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IPFS News Link • Federal Reserve

The Fed Now Owns Over $2 Trillion in Mortgages, What Else?

•, Mish

 Let's look at the details in a pair of charts.
Fed's Balance Sheet Summary

Total Balance Sheet: $7.093 Trillion

Treasuries Owned Outright: $4.431 Trillion
Mortgage Backed Securities Owned Outright: $2.025 Trillion
Treasuries Plus Mortgages: $6.456 Trillion
Gold: $11 Billion
Gold Comments 

The gold certificate account reflects the receipts issued to the Reserve Banks by the Treasury against its gold holdings. In return, the Reserve Banks issue an equal value of credits to the general account of the Treasury, computed at the statutory price of $42.22 per troy ounce. Because nearly all of the gold held by the Treasury has been monetized in this fashion, the Federal Reserve Banks' gold certificate account of $11 billion represents the nation's entire official gold stock.

If the Fed valued gold at $2,000 per ounce instead of $42.22 per ounce it would be worth about $0.5 trillion. 

What's in the Gap Between Treasuries + Mortgages and the Total?

The Fed publishes balance sheet details every Thursday in a Federal Reserve Statistical Release, affectionately known as H.4.1.

Note: Fred has the Fed's Balance Sheet Total (Less Eliminations from Consolidation) Wednesday Level at $7,093,161.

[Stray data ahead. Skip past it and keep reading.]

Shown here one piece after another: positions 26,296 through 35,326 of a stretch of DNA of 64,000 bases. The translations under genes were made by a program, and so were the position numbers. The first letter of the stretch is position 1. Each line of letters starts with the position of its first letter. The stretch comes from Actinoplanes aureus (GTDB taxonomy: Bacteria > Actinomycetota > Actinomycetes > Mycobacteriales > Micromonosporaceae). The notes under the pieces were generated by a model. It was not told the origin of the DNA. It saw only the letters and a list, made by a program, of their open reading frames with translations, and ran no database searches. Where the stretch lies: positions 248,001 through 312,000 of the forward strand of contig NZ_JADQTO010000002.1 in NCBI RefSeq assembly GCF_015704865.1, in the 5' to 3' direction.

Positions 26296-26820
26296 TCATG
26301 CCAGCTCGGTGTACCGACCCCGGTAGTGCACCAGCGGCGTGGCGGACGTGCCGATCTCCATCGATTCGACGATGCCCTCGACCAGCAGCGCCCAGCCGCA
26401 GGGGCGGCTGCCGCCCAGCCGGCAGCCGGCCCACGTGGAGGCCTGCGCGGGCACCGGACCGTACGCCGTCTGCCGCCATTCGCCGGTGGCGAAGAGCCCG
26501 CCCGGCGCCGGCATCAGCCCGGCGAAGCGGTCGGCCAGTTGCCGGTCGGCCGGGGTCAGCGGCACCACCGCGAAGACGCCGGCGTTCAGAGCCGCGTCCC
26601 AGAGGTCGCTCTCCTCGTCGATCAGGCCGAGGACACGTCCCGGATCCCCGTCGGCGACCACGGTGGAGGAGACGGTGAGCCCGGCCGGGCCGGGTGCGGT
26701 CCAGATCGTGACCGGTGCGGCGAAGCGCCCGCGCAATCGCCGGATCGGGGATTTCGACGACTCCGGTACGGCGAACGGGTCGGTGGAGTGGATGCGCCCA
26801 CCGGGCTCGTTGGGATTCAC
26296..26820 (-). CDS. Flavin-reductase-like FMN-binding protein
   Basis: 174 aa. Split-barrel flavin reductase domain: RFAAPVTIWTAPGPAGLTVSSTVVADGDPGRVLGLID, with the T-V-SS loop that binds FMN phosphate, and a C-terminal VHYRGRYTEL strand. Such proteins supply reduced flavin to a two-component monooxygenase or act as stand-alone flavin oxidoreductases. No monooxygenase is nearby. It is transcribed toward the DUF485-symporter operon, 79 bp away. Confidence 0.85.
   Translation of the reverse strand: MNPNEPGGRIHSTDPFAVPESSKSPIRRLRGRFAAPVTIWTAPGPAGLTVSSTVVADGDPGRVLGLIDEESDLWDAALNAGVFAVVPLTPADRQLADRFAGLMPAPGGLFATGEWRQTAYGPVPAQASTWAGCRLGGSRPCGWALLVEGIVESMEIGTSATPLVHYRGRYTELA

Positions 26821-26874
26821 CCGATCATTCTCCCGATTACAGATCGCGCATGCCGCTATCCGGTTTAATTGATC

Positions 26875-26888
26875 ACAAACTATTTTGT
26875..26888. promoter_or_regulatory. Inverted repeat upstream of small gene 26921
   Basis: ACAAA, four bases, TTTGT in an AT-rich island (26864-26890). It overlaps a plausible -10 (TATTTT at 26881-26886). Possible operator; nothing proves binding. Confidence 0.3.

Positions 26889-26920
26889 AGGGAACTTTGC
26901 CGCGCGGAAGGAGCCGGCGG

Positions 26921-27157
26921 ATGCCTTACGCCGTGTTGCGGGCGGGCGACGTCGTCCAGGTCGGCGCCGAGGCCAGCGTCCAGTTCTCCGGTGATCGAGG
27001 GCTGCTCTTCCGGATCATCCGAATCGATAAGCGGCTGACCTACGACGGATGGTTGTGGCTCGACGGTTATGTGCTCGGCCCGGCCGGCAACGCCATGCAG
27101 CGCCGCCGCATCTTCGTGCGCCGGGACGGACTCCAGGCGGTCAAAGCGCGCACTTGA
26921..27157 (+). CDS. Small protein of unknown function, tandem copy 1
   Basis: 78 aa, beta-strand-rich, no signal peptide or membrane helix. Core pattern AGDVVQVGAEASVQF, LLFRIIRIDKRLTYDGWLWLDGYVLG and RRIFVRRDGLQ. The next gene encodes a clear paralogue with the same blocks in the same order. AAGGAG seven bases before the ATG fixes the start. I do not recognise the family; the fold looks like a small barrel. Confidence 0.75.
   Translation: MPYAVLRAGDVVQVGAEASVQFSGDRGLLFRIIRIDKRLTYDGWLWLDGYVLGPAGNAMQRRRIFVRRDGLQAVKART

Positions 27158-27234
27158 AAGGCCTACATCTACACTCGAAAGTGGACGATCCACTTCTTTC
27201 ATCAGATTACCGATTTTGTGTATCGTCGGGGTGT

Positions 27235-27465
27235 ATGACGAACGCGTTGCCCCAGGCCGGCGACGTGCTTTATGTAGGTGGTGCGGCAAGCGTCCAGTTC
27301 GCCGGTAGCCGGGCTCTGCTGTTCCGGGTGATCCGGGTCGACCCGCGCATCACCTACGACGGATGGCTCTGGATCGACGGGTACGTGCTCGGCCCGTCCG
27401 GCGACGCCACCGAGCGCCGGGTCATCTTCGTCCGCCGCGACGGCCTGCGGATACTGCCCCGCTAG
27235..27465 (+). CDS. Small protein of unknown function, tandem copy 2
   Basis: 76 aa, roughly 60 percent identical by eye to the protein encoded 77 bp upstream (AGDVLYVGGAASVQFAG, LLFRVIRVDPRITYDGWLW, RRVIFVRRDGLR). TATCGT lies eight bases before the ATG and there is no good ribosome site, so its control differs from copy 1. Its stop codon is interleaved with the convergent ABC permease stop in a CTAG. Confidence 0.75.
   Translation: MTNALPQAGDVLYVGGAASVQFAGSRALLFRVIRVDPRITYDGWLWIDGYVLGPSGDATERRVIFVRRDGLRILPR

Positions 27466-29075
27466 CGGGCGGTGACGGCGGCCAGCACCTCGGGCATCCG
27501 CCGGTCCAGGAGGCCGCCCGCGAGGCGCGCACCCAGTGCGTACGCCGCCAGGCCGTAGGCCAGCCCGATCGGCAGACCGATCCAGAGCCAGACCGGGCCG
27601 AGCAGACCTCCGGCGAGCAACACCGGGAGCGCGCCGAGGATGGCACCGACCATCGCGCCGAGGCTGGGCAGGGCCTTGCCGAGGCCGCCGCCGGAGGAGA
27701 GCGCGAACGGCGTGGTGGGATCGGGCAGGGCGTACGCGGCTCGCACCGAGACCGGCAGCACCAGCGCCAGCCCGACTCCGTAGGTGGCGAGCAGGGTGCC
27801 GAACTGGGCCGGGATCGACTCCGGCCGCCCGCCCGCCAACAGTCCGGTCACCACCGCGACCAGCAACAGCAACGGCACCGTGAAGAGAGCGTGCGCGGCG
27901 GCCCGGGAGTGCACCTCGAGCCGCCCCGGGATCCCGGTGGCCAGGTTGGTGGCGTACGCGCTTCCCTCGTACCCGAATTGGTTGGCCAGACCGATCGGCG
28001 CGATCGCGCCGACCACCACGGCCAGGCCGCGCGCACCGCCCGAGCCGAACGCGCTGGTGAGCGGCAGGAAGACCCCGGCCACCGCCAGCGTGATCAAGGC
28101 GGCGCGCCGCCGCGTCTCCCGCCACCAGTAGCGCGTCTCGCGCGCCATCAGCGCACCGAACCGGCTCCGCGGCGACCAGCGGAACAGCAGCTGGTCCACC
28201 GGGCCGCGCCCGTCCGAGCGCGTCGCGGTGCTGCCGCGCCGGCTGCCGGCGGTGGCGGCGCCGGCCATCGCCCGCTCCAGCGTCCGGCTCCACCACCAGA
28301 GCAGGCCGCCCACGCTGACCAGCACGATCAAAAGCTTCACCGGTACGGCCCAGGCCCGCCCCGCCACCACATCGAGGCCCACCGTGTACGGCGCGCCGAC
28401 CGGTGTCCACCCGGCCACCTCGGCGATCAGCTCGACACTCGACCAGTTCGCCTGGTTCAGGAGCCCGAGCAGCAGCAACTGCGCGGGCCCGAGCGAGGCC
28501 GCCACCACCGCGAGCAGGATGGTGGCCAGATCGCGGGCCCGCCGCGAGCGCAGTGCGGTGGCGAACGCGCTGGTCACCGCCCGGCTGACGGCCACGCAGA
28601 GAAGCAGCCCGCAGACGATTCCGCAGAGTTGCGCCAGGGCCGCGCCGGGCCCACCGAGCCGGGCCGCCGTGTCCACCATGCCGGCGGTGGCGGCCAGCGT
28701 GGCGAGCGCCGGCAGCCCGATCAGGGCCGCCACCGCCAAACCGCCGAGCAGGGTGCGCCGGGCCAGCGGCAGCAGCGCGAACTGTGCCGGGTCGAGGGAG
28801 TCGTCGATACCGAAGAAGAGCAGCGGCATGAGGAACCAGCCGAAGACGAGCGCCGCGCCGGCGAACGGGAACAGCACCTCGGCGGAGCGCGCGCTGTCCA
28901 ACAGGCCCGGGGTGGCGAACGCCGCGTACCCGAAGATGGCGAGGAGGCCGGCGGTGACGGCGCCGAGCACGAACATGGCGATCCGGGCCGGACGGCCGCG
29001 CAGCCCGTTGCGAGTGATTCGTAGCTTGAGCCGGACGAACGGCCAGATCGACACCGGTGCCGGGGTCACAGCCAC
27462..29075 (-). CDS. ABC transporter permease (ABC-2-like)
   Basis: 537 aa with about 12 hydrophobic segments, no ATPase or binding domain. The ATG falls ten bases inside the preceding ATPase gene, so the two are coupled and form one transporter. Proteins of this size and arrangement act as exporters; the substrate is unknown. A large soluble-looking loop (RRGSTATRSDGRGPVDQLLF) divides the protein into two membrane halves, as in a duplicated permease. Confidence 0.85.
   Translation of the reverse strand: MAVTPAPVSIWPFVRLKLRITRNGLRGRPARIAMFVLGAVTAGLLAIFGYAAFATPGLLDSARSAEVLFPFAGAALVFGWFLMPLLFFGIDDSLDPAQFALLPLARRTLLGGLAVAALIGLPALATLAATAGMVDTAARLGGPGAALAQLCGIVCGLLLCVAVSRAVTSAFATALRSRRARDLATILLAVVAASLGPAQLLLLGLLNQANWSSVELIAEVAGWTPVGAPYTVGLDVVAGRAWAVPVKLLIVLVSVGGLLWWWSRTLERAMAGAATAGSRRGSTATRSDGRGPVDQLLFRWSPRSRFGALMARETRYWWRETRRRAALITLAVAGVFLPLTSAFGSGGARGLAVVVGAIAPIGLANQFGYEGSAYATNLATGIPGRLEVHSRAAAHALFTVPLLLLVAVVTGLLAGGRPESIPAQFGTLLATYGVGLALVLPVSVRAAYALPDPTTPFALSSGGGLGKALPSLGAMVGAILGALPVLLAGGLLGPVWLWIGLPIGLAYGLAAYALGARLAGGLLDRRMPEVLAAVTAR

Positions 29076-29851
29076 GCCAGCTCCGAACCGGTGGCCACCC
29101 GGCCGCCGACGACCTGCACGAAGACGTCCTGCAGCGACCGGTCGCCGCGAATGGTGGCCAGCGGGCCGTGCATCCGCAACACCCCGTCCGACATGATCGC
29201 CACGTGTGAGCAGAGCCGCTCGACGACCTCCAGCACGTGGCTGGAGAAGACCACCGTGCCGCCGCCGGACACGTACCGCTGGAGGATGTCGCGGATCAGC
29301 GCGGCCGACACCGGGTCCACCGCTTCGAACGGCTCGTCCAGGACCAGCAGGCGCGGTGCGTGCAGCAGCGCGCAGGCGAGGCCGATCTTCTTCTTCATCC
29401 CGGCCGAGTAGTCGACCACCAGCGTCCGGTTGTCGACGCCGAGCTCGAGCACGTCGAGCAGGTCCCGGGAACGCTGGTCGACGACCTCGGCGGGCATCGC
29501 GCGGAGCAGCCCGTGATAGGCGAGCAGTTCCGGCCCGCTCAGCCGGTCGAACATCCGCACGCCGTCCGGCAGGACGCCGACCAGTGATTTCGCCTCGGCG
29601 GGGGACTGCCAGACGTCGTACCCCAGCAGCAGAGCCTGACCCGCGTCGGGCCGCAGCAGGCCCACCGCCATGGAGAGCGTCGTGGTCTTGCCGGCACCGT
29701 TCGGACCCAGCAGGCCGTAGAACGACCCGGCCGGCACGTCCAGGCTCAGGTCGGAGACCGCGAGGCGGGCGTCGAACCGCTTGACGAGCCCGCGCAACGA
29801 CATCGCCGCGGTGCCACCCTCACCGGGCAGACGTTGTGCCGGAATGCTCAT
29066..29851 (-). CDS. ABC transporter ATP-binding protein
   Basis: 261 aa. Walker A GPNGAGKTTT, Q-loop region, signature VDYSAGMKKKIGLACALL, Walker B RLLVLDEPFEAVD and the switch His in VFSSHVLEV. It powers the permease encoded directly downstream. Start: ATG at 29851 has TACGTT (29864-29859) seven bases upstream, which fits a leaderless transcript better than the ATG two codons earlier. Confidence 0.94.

The Fed's H.4.1 shows $7,053,440. In the detail below, I show the main assets on the detail chart below adding the final category of Other to make it balance.

1 Comments in Response to

Comment by Ed Price
Entered on:

Good thing that there are only a few people who know that you prepaid your own mortgage. I mean, money is anything you want it to be. Barter is simply trading a lot of different kinds of private money for other kinds of private money. Federal Reserve Notes are simply public money that everyone has to recognize. --- Your mortgage promissory note is private money that you create when you sign it. Banks trade public FRNs for your private mortgage note money. Then they sell your note on the open market, usually for less than the face value, because they know that you will pay them a second time over the next 30 years. So, they make a bunch of free money. You pay twice, plus interest for nothing, plus the devaluation of money in general.

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